Read about how leading pork producer Union Farms has embraced sustainable practices and achieved carbon neutrality. 

Use Sustainable Packaging

Supply Chain SustainabilityConsumers expect items they buy in stores or have delivered to their homes to be in pristine condition. From clam shells for grape tomatoes in supermarkets to polybags for fashion items, packaging plays a critical role in protecting the condition of the product and ensuring satisfaction. Much of this packaging is designed for single use. Some of it gets recycled, but much is sent to landfills. According to the EPA, packaging waste—plastic or otherwise—accounts for nearly 30% of the 292 million tons of annual waste in the U.S. 

When it comes to sustainable packaging, reuse is an important part of the conversation. But the story may not be as simple as it seems. For example, according to a study summarized by MIT’s Office of Sustainability, a stainless-steel bottle would need to be used somewhere between 10 and 20 times to break even with the environmental impact of a single-use PET bottle. In contrast, after only three cycles, reusable glass becomes preferable to that same PET bottle. These examples illustrate how varied the benefits of reusable packaging can be and how a single-use container may be preferred when recovery or reuse is unlikely. 

Sustainable alternatives for disposable packaging have come a long way. According to Allied Market Research, the edible-packaging market is projected to be worth over $2 billion by 2030. Examples include drink pouches made from seaweed gels, eco-bags made from cassava root starch, and food films using plant carbohydrates and proteins. Or consider traditional Styrofoam packing peanuts, which are not biodegradable. They could sit in a landfill for a long, long time or be blown into waterways and oceans. There are now starch-based alternatives that can be composted or dissolved in hot water for disposal down a drain. 

Even without alternative materials, there are sustainability practices you can use. Rightsizing, for example. Defining the minimum and maximum margins between the product and the protective packaging can determine the optimal package size. Doing so could help save a great deal of material, minimize waste, and reduce cost. 

Best Practice Guideline for Sustainability in Packaging Materials.

Best Practice Guideline for Sustainability in Packaging Materials.

Get guidance on creating a more sustainable supply chain, starting with your packaging.

Ethical and Responsible Sourcing

Accounting for human impact is central to creating a sustainable supply chain. Consumers have heard terms like “ethically sourced” and “fair trade.” But what does ethically soured coconut milk really mean? What exactly is fair trade coffee? And what are some best practices to share this information with consumers?

Ethical sourcing means purchasing materials or products after considering the methods used to produce them and how it impacts the people and communities involved. In other words, do the suppliers pay fair wages and have good working conditions? Are there unethical practices being used? For example, news stories emerged in 2022 about some companies in the coconut milk industry using forced monkey labor. As a result, many retailers dropped those brands from their shelves due to the risk of being associated with unethical sourcing practices.  

The goal of fair trade is to achieve equitable, sustainable trade relationships, particularly in developing countries. The movement tends to focus on commodities, such as bananas, cocoa, and coffee, among others. Suppliers or farmers, often organized in cooperatives, receive at least a minimum price for a portion of their goods, plus a premium, when selling through fair trade, even in times of oversupply. Then, farmers and workers in that cooperative decide how to apply the premium funds for the betterment of the community. For a business to mark their product as fair trade or claim certification, they must apply and submit information about their sourcing and supply chain to a certifying organization. There are several recognized fair trade certifiers that work to ensure that the standards for working conditions, safety, and sustainability are being met. Then, to let consumers know a product is certified, brands can either display fair trade status on their product packaging or provide scannable barcodes, like a Digital Link enabled QR code, so consumers can learn more about how those products are sourced.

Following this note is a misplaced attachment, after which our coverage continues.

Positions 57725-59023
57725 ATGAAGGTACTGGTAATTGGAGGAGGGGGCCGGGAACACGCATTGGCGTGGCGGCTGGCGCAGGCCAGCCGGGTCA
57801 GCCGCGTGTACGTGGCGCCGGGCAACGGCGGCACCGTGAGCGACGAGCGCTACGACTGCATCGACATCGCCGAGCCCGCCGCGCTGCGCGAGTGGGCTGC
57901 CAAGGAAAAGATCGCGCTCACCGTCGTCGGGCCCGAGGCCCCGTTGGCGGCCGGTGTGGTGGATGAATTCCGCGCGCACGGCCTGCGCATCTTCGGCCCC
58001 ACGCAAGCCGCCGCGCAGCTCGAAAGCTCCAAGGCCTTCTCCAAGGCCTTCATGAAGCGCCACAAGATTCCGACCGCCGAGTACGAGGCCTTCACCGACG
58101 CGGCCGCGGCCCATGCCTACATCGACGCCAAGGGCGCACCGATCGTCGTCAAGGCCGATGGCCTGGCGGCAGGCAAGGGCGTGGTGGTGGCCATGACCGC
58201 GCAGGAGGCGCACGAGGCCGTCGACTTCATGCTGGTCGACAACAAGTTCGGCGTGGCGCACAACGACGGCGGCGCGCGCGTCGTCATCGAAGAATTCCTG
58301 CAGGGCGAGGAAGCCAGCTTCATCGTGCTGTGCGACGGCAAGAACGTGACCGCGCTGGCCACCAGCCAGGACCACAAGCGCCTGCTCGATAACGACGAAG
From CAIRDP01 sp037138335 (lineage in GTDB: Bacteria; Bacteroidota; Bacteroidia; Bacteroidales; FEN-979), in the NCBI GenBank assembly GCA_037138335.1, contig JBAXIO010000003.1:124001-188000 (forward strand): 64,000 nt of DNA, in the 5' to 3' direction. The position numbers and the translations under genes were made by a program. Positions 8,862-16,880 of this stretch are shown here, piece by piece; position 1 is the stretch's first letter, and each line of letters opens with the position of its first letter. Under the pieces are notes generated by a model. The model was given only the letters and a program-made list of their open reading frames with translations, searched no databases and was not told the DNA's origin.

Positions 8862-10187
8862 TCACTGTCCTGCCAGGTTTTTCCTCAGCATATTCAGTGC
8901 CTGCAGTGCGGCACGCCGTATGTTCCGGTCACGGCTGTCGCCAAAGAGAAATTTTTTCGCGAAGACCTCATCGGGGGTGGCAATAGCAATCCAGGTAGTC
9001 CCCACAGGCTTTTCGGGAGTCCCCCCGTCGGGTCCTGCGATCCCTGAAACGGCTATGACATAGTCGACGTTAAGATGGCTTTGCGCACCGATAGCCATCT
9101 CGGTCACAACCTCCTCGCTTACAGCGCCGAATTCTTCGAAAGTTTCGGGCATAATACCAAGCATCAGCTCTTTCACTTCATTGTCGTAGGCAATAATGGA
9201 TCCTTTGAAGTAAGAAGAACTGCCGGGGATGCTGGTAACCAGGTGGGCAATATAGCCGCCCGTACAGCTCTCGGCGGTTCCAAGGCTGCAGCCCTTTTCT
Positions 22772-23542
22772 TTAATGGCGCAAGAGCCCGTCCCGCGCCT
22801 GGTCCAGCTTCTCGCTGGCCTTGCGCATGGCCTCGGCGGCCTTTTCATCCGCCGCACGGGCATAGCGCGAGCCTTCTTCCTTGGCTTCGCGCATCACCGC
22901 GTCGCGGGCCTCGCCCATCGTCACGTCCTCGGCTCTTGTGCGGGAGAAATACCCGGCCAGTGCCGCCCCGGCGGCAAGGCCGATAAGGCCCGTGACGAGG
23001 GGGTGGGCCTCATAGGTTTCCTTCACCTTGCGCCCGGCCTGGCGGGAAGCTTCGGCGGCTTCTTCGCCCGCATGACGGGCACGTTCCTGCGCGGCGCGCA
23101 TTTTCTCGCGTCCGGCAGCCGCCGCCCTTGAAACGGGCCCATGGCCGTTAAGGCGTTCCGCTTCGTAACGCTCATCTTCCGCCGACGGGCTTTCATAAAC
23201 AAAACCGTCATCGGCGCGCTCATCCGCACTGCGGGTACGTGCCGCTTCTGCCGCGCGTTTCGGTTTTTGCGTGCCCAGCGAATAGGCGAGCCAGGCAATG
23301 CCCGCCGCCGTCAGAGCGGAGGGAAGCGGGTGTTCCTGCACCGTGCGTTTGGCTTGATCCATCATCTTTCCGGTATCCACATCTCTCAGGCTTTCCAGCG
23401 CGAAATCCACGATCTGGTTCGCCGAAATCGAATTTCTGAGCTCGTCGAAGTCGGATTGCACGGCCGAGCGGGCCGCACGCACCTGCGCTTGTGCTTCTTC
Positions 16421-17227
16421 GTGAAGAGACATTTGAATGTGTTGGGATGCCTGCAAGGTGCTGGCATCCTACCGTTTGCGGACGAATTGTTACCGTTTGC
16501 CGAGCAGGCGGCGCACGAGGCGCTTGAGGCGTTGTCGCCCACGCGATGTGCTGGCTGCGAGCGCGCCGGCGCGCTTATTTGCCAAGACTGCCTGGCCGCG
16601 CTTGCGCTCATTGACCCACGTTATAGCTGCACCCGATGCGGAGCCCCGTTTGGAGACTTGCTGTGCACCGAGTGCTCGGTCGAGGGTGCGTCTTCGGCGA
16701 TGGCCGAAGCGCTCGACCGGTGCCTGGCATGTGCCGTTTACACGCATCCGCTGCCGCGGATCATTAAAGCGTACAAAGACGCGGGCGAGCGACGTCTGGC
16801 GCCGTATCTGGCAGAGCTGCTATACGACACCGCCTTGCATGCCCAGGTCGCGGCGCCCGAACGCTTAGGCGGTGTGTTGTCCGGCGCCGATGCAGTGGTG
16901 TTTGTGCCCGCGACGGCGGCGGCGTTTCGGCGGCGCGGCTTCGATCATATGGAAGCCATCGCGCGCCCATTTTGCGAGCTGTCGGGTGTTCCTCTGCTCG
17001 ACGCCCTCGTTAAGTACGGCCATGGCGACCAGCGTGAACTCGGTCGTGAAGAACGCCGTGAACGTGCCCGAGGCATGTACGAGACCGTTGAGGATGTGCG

Learn about how to connect customers to the product information they want and need with GS1 Digital Link.

How Does GS1 Help Companies Achieve Sustainability?

Achieving a sustainable supply chain requires collaboration among trading partners to track and easily share information about products, from origin of materials through consumption and beyond. 

The GS1 System of Standards helps businesses like yours identify products and locations in the supply chain, capture data about what happened to those products and where, and share that information seamlessly with the right people. When everyone is using the same standards, end-to-end visibility becomes possible. You are then equipped with the data you need to build on sustainability initiatives with an understanding of the impact. 

From environmental impact and sustainable packaging to resale on secondary markets and waste mitigation, GS1 Standards can help supply and demand side trading partners in every industry increase efficiency, reduce waste, and secure our resources for the future. GS1 US and GS1 Standards are the engine that powers consumer confidence and helps put you on a path to achieve sustainable growth. 

Learn about using GS1 Standards for Supply Chain Visibility.

Learn How GS1 Standards Can Help You Identify, Capture, and Share Information Along Your Supply Chain.